Designing for 'what-if' scenarios: here's what I've learned

#1

I’m a senior UX with about 10 years experience and I’ve worked on lots of projects, large and small, some worth a few thousand, some worth a few million.

One thing I run into time and time again is the handling of ‘what-if’ scenarios. I’ve learned that you need to design for them.

But it’s not ‘if’, it’s ‘when’.

Here’s my advice:
Find out if the what-if scenario is actually a user need. It might not be.
If it is, get the basics right first, then add in the what-if scenarios. Without a backbone interaction working well, you have nothing.
Do not design around the what-if scenario. This will kill your project stone dead.
Weigh up the impacts of designing for the what-if scenario: does it make the main use case harder? Does it have no impact?

Anyway, share your thoughts!

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#2

Love this! I wish I had more to add, but I do love this.

#3

I love this to – for two reasons.

  1. It’s so cool to see someone proactively sharing helpful ideas and making others think.
  2. I agree wholeheartedly. It concerns me when people design based on assumptions and it’s unfortunately all too common.

In my organisation we have a ‘rule of 3’ rule. A what-if isn’t a problem (and therefore it doesn’t need fixing) unless 3 users mention it. Otherwise you’re wasting time and resources.

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#4

Do you have the IT knowledge to answer those questions from a back end perspective?

If the software is well coded, any what ifs should be easily developed later on.

I dont know how many projects Ive run where Ive done the business requirements including the UX and UI. Client has signed off. Ive built it, they have come back and said “What if it could do xyz”.

For me the way to mitigate that risk is to use really robust but flexible software environments that can be manipulated to take a front end change on a whim.

If we just talking web pages, thats pretty obvious, just build to what the client wants right now and worry about the future when they ask for it.

#5

I’m not really fixated on the software side, although if an interaction is needed but hard to build, it has to be sidelined, but that’s after we’ve decided there’s a need for it.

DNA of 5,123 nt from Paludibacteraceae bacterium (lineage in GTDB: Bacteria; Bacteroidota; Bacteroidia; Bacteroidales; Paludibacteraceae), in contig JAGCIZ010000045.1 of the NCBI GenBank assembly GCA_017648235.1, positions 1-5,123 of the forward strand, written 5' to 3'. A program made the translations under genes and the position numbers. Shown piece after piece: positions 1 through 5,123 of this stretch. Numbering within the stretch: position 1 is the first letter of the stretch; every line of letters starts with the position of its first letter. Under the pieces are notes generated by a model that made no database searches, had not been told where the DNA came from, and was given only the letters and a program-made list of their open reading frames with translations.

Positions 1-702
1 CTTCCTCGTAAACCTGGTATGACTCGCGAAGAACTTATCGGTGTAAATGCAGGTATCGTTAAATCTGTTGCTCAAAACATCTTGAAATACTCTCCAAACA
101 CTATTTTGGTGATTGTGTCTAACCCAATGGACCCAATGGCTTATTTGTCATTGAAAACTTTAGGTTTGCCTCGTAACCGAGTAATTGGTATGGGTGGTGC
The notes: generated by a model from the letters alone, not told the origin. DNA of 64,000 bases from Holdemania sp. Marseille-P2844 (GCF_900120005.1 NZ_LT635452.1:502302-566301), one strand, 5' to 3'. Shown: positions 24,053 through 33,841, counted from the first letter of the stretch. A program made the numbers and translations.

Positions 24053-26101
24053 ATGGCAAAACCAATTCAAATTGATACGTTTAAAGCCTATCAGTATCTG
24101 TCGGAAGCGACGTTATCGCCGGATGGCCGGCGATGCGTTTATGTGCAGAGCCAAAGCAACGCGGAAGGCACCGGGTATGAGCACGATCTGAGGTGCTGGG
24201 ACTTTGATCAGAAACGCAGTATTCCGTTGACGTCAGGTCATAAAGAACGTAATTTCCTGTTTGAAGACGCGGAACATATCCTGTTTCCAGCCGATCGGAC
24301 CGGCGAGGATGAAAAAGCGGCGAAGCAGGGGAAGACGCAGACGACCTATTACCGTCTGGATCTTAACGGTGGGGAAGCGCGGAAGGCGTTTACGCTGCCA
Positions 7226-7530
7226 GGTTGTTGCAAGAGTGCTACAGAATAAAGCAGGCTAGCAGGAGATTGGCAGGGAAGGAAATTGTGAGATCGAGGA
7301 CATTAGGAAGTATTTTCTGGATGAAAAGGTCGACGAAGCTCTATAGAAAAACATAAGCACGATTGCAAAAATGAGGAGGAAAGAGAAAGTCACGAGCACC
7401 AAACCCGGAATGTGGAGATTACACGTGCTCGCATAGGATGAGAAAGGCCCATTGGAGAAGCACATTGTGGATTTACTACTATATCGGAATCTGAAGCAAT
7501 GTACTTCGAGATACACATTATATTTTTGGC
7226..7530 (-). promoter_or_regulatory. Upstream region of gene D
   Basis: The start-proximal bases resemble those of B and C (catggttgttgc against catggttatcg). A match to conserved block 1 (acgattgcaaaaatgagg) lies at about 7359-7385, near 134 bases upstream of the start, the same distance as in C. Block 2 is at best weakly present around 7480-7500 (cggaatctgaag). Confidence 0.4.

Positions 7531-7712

#6

Another team built an interaction that fixated massively on a fringe edge case. When they tested it, no one could use it.

That error in judgement cost god knows how many thousand £

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#7

I really like these tips. How would you go about validating if the what-if scenario is worth investigating? And then how would you investigate it without veering away from the main design objective?

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#8

Main design objective needs validation too.

Anyway, good question.

In a recent project we built some designs that included the what-if scenarios. It became immediately clear that users didn’t need or like them. So we dropped them. The interaction we have now is substantially simpler.

How do I know if it was worth investigating? I didn’t think it was worth investigating, in fact I thought the what-if scenario was needlessly complicating the issue but the business were very adamant it should be in the design. You’ll find that a lot of UX is dealing with political pressure and its how you deal with this that is key.

#9

I’ve learned that you need to design for them.

I agree, it’s good to design for some arising questions that might come from team members to nip it in the bud ASAP. I’ve seen how these could turn into monsters if not done early and swiftly enough.
I also think what-if scenarios are just a sign that the overall UX vision is not clear enough or something isnt being articulated- either in the planning or research stage. I get that sometimes the CEO, for example, will chime in with an ‘unthought of’ scenario but in such situations I think if the UX vision is clear and the UX leadership is strong, these what-ifs shouldn’t even see the light of day, however sometimes it is necessary just to do a quick mock to show that it wouldnt work.

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#10

aye, agree

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#11

At my current company there was a history of not considering of all these what-if edge cases and there were times it came back to bite the company in the ass and cost them more dev time to fix.

To mitigate this, we have now moved to BDD (behavior driven development) and this involves design/product working together with the devs and QA to think of all these what-ifs ahead of time and write scenarios that feed into the QA tests. Literally just moved to BDD recently so can’t say for certain if it has helped, but it definitely seems like a solid enough approach.

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#12

I’d love to hear back on this in the coming months. Sounds like a super interesting change.

#13

there’s a difference between edge cases that expose bugs and scenarios that mean whole different interactions; my post was about the latter.

I guess, at a wider level, you can categorise what-if scenarios into the following four types:

1)High probability, high impact: super important, design for these
2)High probability, low impact: keep them in mind, but don’t get distracted by them
3)low probability, low impact: don’t design for them, ignore
4)low probability, high impact: uh-oh, you’re dangerous!

its class 4) that I’m talking about

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